Before Harry Potter There Was Timothy Hunter And The Books Of Magic On The Wednesday Run – January 30, 2013

A bespeckled and awkward twelve year-old boy (with parental issues no less) discovers that he’s possibly the world’s most powerful practitioner of magic. Oh! And he has an owl for a pet.

Sound remotely familiar?

For all intensive purposes, it shouldn’t. You see, it’s January 1990 – seven years before the publication of the first Harry Potter book, Harry Potter and the Philosopher’s Stone – and the first issue of the four-issue mini series, The Books of Magic, is being published by Vertigo Comics. And its black-haired, skateboarding, main protagonist, the kid that would be eclipsed the world over by the fictional lightning-shaped scarred forehead of Harry, is named Timothy Hunter.

It’s not like this is revisionist history. No, The Books of Magic was an absolutely beautiful series – and proved to be an enormous missed opportunity for Vertigo/DC Comics and their parent company, Warner Brothers.


Books of magic coverThe Books of Magic – Deluxe Edition H/C

Written by: Neil Gaiman

Illustrated by: John Bolton, Charles Vess, Paul Johnson, Scott Hampton

Published by: Vertigo Comics

So, here’s the premise of the story:

Created by hot comic book writer Neil Gaiman, who was writing the award-winning Sandman series at the time, The Books of Magic tells the tale of Timothy Hunter, who has the potential to be the world’s greatest magician. Now, this isn’t the kind of magician that pulls rabbits out of hats, although I’m sure that Tim could have done that too. No, this is the kind of magician that walks the line between the worlds of reality and mythology, between the kingdoms of faerie and hell, the shadowed worlds and all possible futures. In fact, those lands are what each of the four issues showcased. Understood to be powerful, Tim is approached by some of the more magical characters of the DC Universe in order to be given a choice: accept magic or reject his destiny. Each issue sees him on a guided tour of strange lands and dimensions, a sort of Joseph Campbell hero-pilgrimage.

In the first issue, with beautifully painted artwork by John Bolton, Tim is told the history of the DC Universe by the character known as the Phantom Stanger. In the second issue, with painted artwork by Scott Hampton, everyone’s favourite British mage, John Constantine, takes the boy on a tour of the darker areas of the present world. The third issue showcases the exquisite artwork of Charles Vess (Stardust) as the character named Doctor Occult shows Tim all of DC’s mystical realms including Faerie, Gemworld, Skartaris and Hell. In the fourth issue, painted by Paul Johnson, Tim is led by the slightly mad Mister E into the future.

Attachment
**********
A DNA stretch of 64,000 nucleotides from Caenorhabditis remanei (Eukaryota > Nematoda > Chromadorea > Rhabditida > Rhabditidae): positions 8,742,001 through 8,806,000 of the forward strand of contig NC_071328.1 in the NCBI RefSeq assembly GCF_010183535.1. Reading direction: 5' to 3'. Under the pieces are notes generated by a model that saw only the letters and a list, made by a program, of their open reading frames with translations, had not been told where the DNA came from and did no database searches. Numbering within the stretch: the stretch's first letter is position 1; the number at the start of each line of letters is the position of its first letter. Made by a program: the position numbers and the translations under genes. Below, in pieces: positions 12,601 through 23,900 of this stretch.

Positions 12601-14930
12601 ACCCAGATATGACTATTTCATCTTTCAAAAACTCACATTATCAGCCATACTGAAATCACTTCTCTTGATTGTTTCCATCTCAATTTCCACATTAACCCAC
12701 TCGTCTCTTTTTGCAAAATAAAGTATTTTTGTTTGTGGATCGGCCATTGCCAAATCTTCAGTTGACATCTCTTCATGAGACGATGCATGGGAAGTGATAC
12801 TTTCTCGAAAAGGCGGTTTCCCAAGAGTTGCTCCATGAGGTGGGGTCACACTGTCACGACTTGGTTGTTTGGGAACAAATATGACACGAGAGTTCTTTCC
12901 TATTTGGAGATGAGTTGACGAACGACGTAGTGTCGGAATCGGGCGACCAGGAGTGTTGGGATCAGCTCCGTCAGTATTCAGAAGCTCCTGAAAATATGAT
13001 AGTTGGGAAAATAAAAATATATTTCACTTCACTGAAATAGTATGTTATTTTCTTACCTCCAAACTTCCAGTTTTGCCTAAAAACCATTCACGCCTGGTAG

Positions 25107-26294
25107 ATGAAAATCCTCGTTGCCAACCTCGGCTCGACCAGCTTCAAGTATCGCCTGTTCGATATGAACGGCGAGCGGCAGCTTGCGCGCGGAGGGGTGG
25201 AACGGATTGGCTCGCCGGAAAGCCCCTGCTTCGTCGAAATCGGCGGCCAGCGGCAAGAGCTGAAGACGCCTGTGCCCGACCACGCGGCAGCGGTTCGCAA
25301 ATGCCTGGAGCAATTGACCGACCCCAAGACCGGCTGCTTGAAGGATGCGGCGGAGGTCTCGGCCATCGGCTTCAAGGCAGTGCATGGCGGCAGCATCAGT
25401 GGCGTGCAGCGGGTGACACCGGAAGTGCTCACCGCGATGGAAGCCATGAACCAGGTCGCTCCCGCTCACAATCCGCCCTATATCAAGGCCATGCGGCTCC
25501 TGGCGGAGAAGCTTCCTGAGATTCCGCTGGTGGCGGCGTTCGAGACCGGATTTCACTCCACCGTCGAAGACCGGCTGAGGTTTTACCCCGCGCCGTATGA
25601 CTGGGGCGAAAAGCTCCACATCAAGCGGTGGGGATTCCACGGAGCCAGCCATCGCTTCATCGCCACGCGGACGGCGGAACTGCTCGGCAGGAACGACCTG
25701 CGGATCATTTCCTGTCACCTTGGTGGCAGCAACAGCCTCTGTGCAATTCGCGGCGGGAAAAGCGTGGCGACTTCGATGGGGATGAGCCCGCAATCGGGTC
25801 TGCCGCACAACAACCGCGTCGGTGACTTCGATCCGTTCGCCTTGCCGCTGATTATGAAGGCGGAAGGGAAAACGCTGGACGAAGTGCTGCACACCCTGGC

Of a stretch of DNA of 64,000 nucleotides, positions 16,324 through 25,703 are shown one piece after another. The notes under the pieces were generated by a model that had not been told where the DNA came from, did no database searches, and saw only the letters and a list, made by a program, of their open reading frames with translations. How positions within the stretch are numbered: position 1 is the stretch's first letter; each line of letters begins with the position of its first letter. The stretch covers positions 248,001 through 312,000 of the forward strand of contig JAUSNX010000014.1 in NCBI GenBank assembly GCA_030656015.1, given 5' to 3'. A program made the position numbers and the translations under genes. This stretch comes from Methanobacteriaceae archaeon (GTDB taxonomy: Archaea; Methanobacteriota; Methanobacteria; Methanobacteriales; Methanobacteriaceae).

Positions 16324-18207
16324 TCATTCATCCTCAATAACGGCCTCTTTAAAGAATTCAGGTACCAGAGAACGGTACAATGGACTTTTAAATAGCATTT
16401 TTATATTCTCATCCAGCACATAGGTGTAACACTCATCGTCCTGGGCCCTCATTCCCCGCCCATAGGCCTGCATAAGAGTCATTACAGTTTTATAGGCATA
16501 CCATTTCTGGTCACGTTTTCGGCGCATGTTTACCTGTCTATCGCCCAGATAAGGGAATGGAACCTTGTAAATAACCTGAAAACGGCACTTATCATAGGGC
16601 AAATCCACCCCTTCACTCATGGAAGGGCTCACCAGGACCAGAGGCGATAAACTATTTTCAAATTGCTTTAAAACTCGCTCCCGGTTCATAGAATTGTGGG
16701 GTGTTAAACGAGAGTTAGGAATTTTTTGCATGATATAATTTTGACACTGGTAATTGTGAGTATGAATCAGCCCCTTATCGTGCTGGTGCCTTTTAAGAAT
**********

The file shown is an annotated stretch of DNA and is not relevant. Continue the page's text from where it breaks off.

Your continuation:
Drama unfolds as there is continuous debate by the four guides, affectionately known as The Trenchcoat Brigade, on whether the young boy will choose magic and be benevolent or turn absolutely evil with his power. Heck, will be choose magic at all?

The Books of Magic served not only as a successful catalyst for the character of Timothy Hunter and his guides (Tim would later get his own ongoing The Books of Magic series that lasted 75 monthly issues which have since become available in compiled trade paperback books) but the four-issue mini-series served to re-introduce comic book audiences to the more mystical realms of fiction in the DC Universe. Even though he had such enormous success with his Sandman series, you could also look at The Books of Magic as Neil Gaiman’s early forays into subject matter that would become the novels Neverwhere, Stardust and American Gods.

Still, with all that success, one can’t help but look back on Timothy Hunter and The Books of Magic as a failure in terms of marketing to a larger audience. At one point in time, in the early 1990’s, the series was optioned as a motion picture. Through various re-writes, the project got dropped – and then Harry Potter took the world by storm. Timothy Hunter’s book was eventually cancelled and the character relegated to a sort of obscurity.

It kind of makes you wonder if the various editors at the comic book company and, especially, the executives at the parent company decided, unlike the fictional creation, to not choose magic.

The Books of Magic is a wonderful tale with fascinating characters to meet and locales to wander. It’s beautifully written and divinely illustrated by some of the best talents in the industry. Make the run today and pick up the new deluxe edition hardcover.

You can still choose magic!

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